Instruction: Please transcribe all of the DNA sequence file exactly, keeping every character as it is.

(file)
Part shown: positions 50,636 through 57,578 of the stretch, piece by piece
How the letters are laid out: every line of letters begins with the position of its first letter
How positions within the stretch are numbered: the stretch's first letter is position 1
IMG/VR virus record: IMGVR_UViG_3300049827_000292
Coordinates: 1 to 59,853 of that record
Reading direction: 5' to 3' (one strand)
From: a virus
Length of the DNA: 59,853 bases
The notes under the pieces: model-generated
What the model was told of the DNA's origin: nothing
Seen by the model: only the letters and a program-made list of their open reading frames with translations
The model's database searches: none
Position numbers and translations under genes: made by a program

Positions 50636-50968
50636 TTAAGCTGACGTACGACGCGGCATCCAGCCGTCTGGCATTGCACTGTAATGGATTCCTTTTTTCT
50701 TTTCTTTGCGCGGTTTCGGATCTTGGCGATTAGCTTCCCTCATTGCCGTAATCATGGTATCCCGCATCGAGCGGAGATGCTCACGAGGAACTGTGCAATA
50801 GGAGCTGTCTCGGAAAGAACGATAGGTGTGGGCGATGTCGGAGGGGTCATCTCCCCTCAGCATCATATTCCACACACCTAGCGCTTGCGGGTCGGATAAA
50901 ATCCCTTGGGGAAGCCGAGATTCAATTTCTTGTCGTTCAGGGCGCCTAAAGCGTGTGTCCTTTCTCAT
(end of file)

Part shown: positions 50,636 through 57,578 of the stretch, piece by piece
How the letters are laid out: every line of letters begins with the position of its first letter
How positions within the stretch are numbered: the stretch's first letter is position 1
IMG/VR virus record: IMGVR_UViG_3300049827_000292
Coordinates: 1 to 59,853 of that record
Reading direction: 5' to 3' (one strand)
From: a virus
Length of the DNA: 59,853 bases
The notes under the pieces: model-generated
What the model was told of the DNA's origin: nothing
Seen by the model: only the letters and a program-made list of their open reading frames with translations
The model's database searches: none
Position numbers and translations under genes: made by a program

Positions 50636-50968
50636 TTAAGCTGACGTACGACGCGGCATCCAGCCGTCTGGCATTGCACTGTAATGGATTCCTTTTTTCT
50701 TTTCTTTGCGCGGTTTCGGATCTTGGCGATTAGCTTCCCTCATTGCCGTAATCATGGTATCCCGCATCGAGCGGAGATGCTCACGAGGAACTGTGCAATA
50801 GGAGCTGTCTCGGAAAGAACGATAGGTGTGGGCGATGTCGGAGGGGTCATCTCCCCTCAGCATCATATTCCACACACCTAGCGCTTGCGGGTCGGATAAA
50901 ATCCCTTGGGGAAGCCGAGATTCAATTTCTTGTCGTTCAGGGCGCCTAAAGCGTGTGTCCTTTCTCAT